Where Does Bitumen Come From?

Asphalt, also known as bitumen, is a naturally occurring material, similar to crude petroleum. Like petroleum, asphalt is a hydrocarbon made of the remnants of long-dead living organisms, such as algae.

There are two primary sources of bitumen. The first is where it occurs naturally — normally found in the mud at the bottom of lakes and other water sources. Naturally occurring bitumen can be found all over the world, with the largest deposit being in Canada. The second source of bitumen is where it’s derived from existing sources of petroleum.

Once, naturally occurring bitumen was the most common used form of the material. However, because petroleum-derived bitumen is normally much purer than naturally occurring bitumen and can be made in much greater quantities at a lower cost, it has become much more common to use the artificial form.

Bitumen has become extremely common in our day-to-day lives. We see it every day: when we drive to work, when we walk our dogs, when we get home from school. It’s become such a ubiquitous part of civilization that it’s easy to forget that it’s even there. But asphalt has a long history that stretches back thousands of years.

A Brief History of Bitumen

The Ancient World

The earliest recorded use of asphalt is in the works of Herodotus, the ancient Greek writer credited as The Father of History. According to Herodotus, Babylonian kings and the later rulers of ancient Persia used bitumen-based materials as part of their construction projects. Bitumen was imported in and used to connect the bricks which made up the outer walls of Babylon.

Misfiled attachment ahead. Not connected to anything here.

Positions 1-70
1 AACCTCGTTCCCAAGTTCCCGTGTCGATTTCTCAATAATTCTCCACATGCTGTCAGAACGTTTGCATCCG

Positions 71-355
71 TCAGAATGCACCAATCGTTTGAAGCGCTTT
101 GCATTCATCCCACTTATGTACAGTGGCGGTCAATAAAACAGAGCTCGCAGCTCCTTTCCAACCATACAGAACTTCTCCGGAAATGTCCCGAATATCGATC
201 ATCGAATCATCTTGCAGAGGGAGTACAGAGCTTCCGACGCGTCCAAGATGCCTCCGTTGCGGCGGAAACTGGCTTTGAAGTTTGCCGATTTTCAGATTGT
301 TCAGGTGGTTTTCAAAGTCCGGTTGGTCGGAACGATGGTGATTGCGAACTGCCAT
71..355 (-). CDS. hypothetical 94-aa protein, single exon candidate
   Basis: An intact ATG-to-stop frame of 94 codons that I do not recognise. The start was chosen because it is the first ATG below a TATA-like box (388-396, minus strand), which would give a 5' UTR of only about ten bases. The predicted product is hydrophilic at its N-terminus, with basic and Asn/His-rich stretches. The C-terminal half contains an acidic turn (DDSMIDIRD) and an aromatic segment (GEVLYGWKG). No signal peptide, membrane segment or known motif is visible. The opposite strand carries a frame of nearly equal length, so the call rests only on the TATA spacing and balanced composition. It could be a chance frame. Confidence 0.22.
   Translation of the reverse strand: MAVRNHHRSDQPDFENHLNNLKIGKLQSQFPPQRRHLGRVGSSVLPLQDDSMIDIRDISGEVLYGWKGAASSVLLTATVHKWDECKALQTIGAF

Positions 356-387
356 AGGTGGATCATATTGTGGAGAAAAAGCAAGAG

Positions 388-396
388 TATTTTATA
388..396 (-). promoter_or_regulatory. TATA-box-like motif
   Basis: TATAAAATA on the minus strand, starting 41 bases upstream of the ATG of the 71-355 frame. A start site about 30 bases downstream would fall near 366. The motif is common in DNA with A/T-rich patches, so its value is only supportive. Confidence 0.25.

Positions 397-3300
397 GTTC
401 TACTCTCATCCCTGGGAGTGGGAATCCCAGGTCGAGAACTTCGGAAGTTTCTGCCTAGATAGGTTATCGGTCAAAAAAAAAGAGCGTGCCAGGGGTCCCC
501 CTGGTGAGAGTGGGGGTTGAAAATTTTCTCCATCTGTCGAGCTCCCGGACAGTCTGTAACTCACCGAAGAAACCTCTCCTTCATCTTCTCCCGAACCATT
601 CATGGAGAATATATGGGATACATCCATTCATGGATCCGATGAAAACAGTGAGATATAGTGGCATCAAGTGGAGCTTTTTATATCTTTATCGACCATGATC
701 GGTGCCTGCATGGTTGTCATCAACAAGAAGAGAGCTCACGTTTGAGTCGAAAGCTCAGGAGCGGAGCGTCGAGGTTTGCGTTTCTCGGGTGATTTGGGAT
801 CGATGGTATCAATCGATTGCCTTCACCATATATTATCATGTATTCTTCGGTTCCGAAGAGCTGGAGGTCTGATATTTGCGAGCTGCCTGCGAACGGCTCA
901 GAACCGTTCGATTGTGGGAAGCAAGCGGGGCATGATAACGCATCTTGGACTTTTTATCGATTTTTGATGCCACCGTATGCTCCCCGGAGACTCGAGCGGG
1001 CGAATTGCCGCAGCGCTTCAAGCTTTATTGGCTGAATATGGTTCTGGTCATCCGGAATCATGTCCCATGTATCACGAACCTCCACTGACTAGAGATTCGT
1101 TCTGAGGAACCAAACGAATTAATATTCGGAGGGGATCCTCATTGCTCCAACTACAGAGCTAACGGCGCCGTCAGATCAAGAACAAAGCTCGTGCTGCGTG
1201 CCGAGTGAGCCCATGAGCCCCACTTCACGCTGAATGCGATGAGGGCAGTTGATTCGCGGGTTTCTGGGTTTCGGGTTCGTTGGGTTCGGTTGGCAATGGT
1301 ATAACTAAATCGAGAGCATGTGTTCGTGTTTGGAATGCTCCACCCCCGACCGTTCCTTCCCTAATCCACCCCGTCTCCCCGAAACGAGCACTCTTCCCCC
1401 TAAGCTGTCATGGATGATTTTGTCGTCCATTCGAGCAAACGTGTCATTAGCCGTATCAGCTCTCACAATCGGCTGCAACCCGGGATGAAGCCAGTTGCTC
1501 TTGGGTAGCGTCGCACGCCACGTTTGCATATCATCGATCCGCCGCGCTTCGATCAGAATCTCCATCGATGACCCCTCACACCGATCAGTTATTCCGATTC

Around the same time, temples were starting to be built using bitumen as a waterproofing solution. According to the archeological record, this was especially common in the Mediterranean region — especially among the Phoenicians.

Early Modern Asphalt

Bitumen wasn’t used to build roads until just before the modern period. The first roads made of asphalt were laid in Europe, by an English man named John Metcalf. He laid about 180 miles of naturally derived bitumen roads in the northern county of Yorkshire. Later on, Thomas Telford laid 900 miles of bituminous road in Scotland.

Ultimately, the early process was perfected by John Macadam, who mixed stones in with the bituminous material in order to create a stronger surface. This material was known as tarmacadam, which was later shortened to tarmac.

American Development

In the Americas, the use of bituminous materials was just as common as it was in Europe and Asia. The Tongva, Chumash and Luiseno peoples all used natural bitumen deposits as an adhesive as early as the 13th century. It wasn’t until the late 19th century, when Belgian American academic Edward de Smedt created his own method of deriving bitumen from petroleum, that the material would be used on pavements and roads.

Initially, de Smedt used bitumen sourced from nearby Virginia as part of his experiments. However, this was found to be of poor quality, so de Smedt switched his source to Pitch Lake in Trinidad and Val-de-Travers in Switzerland. This yielded a much higher-quality material, which better matched de Smedt’s expectations.

Because of the quality of de Smedt’s new product, it was chosen to be the replacement material for the resurfacing of Washington DC’s Pennsylvania Avenue — home of the White House and the President of the United States. This early contract, combined with the quality of the material and the work done, meant that the use of petroleum-derived bituminous material exploded in the US. Eventually, this led to other nations. By 1907, the use of natural bitumen for road projects had died away completely in the United States.

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